Liked by 1 person

  2. Paradise Lost?
    Full disclaimer: Gail claims that sometimes I go off on tangents and am guilty of “A Flight of Ideas.” This is one of those times, so now that you have been warned you are responsible for the time you will never get back.
    I don’t know why, but whenever you write about your parents and grieving, it stimulates me to think and reflect. My first inclination after reading of the all the losses…(the dance, the travel, the wedding, the handshake, the list goes on and on,) was sadness. But that is not who I am. The other day, we were watching Animal House (7 years of College, down the drain!,) and in it, a professor was discussing Milton, and Paradise Lost. After reading your description of the things we have lost, it made me think have we lost paradise? Now Milton was of course writing about the loss of Heaven, from the perspective of both Satan and man (woman too.) But to be honest, in the scheme of history, we have lived in idyllic times, a sort of paradise, if you will. And now, has our way of life been shattered? Transformed forever?
    Let me begin… To start with, I read your response to my last comment on your blog, and as always, it was so uplifting. Then today, I experienced a most glorious day at the farm. The sun was beaming, I was blessed with being around the people I love, and it was great. Mid-morning, two of the most beautiful girls ever came towards me. One, 2.5 feet tall, calling me “papa Mike” was towing around the other, grandma Gail, who was wearing a homemade crown of clover flowers. I had a vision, of Flowers in Her Hair, and travelling to Northern California. I was stunned by how wonderful life can truly be.

    It dawned on me, that I have everything I need, and am truly living a blessed life. And I think about the weddings that have been delayed the graduations cancelled, the trips lost forever. We will triumph. I have total faith that your daughter’s wedding will still be a wonderous affair, and am even more confident that their marriage will be even better (I know her parents, and she comes from good stock.) The trips that matter will be re-planned. Lastly, this pandemic has given me a chance to reflect on what really matters. And this morning, they were all smiling at me.
    Descartes wrote, “It is the soul that sees, and not the eye.” My eyes see the carnage of the pandemic, and it is truly bad, but my soul sees the glorious response of people who care and will overcome.
    So,….Paradise Lost? Hell the F… No!
    Forgive me if this song is a repeat (not sure, as the ravages of time march on), but since I truly have everything I need, it fits (plus it is Killer!)

    PS Love it when Sue chimes in.
    PPS Miss you, will visit when allowed.

    Liked by 2 people

    1. Hi Mike! Oh my, it’s been a delightful whirlwind around here, and I’m just emerging from the debris (chronicled in next weeks blog, so I won’t go into detail here). I really enjoyed your response to this post, it was not only uplifting, but reaffirming of all I know to be true. Yes, there are things we’ve had to let go of, adjustments we’ve all had to make, but I agree with you on all the positives that have been revealed. We’ve been given a gift of time. Time to realign our priorities, recognize the value of family, and spending time with the people we love. I’ve been swarmed with grandkids, children, and a mix of close friends from a distance of course.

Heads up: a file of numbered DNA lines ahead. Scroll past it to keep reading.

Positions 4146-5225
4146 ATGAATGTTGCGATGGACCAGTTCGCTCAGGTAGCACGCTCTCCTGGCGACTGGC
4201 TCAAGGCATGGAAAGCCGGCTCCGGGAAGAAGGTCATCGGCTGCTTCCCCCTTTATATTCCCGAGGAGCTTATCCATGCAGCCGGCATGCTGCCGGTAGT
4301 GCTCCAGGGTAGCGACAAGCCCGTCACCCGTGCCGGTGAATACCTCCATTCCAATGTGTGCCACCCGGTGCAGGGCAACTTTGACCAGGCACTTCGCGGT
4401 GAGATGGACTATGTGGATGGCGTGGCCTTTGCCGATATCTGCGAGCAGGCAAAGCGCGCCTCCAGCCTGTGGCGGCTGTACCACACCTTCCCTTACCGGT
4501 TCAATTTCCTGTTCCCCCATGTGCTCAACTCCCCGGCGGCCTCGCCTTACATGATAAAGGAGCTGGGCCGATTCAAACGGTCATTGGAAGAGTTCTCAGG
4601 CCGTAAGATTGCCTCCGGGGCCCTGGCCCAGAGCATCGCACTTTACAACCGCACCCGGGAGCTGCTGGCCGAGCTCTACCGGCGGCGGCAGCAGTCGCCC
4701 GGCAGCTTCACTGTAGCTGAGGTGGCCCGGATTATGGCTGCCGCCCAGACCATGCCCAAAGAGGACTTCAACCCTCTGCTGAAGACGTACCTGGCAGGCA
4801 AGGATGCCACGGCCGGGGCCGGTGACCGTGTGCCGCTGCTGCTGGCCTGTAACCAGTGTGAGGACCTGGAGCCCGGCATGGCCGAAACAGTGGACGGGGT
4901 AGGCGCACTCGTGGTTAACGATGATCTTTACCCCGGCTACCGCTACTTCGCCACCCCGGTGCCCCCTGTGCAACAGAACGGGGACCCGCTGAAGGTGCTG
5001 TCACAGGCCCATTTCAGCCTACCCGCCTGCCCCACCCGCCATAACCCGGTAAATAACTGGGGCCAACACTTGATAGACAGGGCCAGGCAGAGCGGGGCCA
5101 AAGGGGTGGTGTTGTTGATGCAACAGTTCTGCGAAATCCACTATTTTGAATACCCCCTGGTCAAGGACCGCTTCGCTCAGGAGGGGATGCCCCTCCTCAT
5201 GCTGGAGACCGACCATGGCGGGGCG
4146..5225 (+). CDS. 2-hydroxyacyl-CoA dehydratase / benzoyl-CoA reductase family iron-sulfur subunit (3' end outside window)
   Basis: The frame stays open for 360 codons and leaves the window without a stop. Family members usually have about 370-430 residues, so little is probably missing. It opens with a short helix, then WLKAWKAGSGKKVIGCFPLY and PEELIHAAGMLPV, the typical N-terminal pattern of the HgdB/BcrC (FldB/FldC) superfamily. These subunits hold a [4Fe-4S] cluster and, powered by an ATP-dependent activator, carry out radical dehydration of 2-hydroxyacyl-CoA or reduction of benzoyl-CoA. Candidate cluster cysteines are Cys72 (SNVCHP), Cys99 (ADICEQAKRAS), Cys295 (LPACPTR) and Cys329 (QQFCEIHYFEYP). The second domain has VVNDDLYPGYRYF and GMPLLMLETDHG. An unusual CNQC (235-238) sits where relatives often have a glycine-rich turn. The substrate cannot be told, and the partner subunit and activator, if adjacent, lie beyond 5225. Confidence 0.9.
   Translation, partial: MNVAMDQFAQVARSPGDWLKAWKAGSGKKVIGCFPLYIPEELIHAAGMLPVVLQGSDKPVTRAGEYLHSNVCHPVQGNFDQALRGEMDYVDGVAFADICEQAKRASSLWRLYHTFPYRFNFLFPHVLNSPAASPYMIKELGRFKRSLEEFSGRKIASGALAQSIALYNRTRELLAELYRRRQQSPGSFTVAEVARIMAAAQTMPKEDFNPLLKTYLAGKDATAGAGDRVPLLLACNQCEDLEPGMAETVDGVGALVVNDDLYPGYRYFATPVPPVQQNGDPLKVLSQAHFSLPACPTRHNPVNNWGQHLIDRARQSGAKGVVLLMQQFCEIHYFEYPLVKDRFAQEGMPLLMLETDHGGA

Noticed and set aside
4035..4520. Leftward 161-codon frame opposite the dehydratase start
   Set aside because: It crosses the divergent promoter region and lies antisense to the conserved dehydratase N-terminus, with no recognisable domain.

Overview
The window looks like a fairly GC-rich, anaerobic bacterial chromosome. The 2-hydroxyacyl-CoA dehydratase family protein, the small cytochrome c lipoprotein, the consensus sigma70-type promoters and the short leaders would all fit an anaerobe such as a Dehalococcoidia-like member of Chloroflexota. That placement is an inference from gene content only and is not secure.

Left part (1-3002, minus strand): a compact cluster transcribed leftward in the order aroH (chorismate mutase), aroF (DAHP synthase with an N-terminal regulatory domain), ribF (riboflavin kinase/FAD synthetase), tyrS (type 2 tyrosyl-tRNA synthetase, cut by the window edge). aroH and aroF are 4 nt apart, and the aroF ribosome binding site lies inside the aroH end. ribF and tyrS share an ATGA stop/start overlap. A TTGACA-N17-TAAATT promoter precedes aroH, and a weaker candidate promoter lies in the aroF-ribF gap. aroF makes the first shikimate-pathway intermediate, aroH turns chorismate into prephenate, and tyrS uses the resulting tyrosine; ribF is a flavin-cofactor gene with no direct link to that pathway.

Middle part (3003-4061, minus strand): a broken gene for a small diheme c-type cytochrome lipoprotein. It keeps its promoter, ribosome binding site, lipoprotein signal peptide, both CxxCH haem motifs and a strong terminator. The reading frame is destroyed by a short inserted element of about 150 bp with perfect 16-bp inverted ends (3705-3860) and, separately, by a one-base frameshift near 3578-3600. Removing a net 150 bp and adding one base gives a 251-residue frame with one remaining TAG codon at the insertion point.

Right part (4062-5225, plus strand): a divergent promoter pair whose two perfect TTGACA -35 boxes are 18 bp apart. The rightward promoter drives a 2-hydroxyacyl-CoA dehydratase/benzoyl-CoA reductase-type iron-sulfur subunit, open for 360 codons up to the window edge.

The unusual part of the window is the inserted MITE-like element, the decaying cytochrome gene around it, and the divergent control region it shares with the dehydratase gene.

As I’m reading your litany on blessings in your life it makes me smile because I’ve been walking around with these same intense feelings of gratitude for my family, this amazing life, and all the good things that are happening in spite of this pandemic. You’re right, people are still getting married and those marriages might be all the stronger after surviving an ordeal like this, and trips can be replanned giving us things to look forward to, and celebrations might need to be delayed but they will happen in some form or another.

      I too feel extremely lucky to still have viable work to do, to be able to help out my children, and still remain safe as we shelter in place, keeping our circle tight, and enjoying all the people now docked around my dining room table.

      I can’t wait for life to open up again, to gather with you and Gail at the lake, to plan exciting adventures but we’re doing okay with the current restrictions. I so enjoyed reading your comment and realizing how important it is to rescan for the positives especially under the current situation. Thanks so much. Love to you and the family. xxoo

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    1. Awe, thank you Kathy, I’m overjoyed to see your name here, and that you’re enjoying the blog. It makes my heart so happy! My love to you and the family. I hope you all are safe and well.

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  3. I find everyone is finally getting back to realizing material things are not what is important, family is! That making your own food, not processed food, is not that difficult to do and that having an emergency fund IS very important. Great post!

    Liked by 1 person

    1. Hi Diane! You are so right, family is everything! And I couldn’t agree more, cooking together, and sitting down to a large family dinner has been so satisfying and I’m ever so grateful. They say people who understand delayed gratification, who save for the future, and we’re prepared maybe not for a pandemic, but for an emergency are doing okay. We’ve learned some important lessons in a very short span of time. Thanks so much for your comment!

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    1. Hi Lisa, so fun when I see your name in the comments! Bahaha, love that you’re guilty of pettifogging! Someone has to focus on the petty details! So glad I’m not alone in this. Can’t wait to see this appear in your blog! And thank you for sharing and supporting my work I am ever so appreciative and grateful. xxoo